Tuesday, August 21, 2012

Consumer Education Guest Post: How Seductive Marketing Techniques Influence Financial Risk Taking

The following is a guest post from Ryan T. Howell, Ph.D. Assistant Professor, Psychology Department San Francisco State University and Co-founder of BeyondThePurchase.org. You can follow him on Twitter @SpendingWell.

Think about the last time you watched a football game. Now think about the all the commercials you had to watch. Have you ever wondered why certain brands seem to just add attractive models, for what appears no good reason? Well, there is a reason -- highly seductive and positive emotions make you take more financial risks. Why is that? I am glad you asked.

When you are exposed to seductive marketing techniques, a region region deep within your brain called the nucleus accumbens becomes activated. This is the part our brain that is "turned on" when we experiencing positive emotions such as excitement. So, how do we know that this region of the brain will make you take more financial risks? A study by Knutson and colleagues provides evidence for the link between nucleus accumbens activation and financial risk taking.

In their study, participants were randomly presented with pictures of couples in seductive positions (highly seductive and positive), snakes and spiders (highly seductive and negative) or household appliances (neutral picture). They were then instructed make an investment--their two choices were to invest $1.00 or $0.10 (a less risky investment). The researchers also used functional magnetic resonance imaging (fMRI) techniques to “see” what parts of the brain were activated (what brain regions were turned on) during financial decision making. In this way they can correlated brain activation with financial choices.

The researchers found that when people were shown pictures of couples in arousing positions, they were more likely to risk $1.00 compared to when they were shown pictures of a spider and a snake or household appliances. Most importantly, they found that the nucleus accumbens, the part of the brain associated with experiencing positive emotional states, were more activated when making riskier decisions.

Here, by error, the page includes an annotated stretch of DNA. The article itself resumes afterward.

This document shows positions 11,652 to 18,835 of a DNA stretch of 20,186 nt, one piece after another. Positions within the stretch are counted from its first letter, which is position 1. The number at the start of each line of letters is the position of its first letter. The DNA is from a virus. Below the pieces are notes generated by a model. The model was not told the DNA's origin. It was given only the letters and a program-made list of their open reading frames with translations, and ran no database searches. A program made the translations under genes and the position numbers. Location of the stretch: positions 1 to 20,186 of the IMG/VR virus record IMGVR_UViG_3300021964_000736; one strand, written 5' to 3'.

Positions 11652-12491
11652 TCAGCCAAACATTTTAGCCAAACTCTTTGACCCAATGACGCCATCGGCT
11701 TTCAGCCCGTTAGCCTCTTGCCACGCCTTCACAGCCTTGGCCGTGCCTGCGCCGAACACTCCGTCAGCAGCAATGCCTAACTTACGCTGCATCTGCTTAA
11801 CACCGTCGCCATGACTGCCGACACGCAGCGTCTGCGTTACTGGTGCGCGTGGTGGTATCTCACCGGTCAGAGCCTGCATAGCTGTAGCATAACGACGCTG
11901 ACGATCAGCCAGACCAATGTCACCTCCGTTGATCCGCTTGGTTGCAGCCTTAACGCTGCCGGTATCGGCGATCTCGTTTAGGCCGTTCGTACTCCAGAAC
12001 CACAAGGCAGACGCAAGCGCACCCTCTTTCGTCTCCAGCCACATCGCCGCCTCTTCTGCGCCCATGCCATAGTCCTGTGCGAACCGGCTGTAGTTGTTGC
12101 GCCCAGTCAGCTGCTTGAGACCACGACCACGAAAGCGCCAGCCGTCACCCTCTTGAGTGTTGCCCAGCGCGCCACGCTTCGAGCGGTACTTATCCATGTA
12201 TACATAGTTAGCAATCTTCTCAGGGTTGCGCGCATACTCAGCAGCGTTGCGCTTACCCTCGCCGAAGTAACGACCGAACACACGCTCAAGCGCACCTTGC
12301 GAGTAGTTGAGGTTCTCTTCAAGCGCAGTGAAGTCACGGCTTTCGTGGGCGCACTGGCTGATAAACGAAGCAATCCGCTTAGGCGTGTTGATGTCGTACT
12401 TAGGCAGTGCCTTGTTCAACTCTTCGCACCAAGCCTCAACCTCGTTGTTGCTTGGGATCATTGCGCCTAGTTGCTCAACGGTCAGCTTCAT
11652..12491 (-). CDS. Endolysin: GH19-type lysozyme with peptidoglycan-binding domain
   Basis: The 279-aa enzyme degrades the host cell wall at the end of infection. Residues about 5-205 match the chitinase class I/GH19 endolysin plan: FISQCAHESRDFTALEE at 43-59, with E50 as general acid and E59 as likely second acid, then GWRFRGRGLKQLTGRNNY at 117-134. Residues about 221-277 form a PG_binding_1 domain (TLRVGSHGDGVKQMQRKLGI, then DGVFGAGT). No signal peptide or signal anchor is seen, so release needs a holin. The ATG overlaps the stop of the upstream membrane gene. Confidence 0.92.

Thus, by activating the nucleus accumbens region of the brain through arousing stimuli, people made risky financial investments.

So, this is all well and good, but why do these results matter? Well, this type of subtle “priming” happens all the time. In fact, this basic principle is widely used in casinos. Casino owners want people to make riskier decisions when gambling, so casinos are designed to maximize positive emotions like excitement. Casino floors are full of colorful lights, attractive servers, and appetizing food and drinks all working together to increase your nucleus accumbens activation. So, the next time you’re in Las Vegas, pay attention to parts of the environment designed to activate your nucleus accumbens. While there is nothing wrong with going to Las Vegas, it might not be a bad idea to pause and consider what is influencing your spending habits. After all, casino owners know what will make you spend more money—you should too.

How can you find out what else influences your spending habits? At BeyondThePurchase.Org we are researching the connection between people’s spending habits, happiness, and values. To find out more about subtle primes that influence your spending, we encourage you to first Login or Register with Beyond The Purchase and then take the Implicit Buying Motives Study. You might then try the Consumer Susceptibility to Interpersonal Influence Scale, which measures the extent to which the values of your family and friends influence your own behavior. Along the way, we think you’ll find out a bit more about why you buy and what makes you happy. The results might be surprising.

This post is based on the following research paper:

Brian Kuntson, G. Ellition Wimmer, Camelia M. Kuhnen and Piotr Winkielman (2008). Nucleus accumbens activation mediates the influence of reward cues on financial risk taking. NeuroReport, 19, 509-513.

1 comment:

  1. Excellent post.I want to thank you for this informative read, I really appreciate sharing this great post. Keep up your work...
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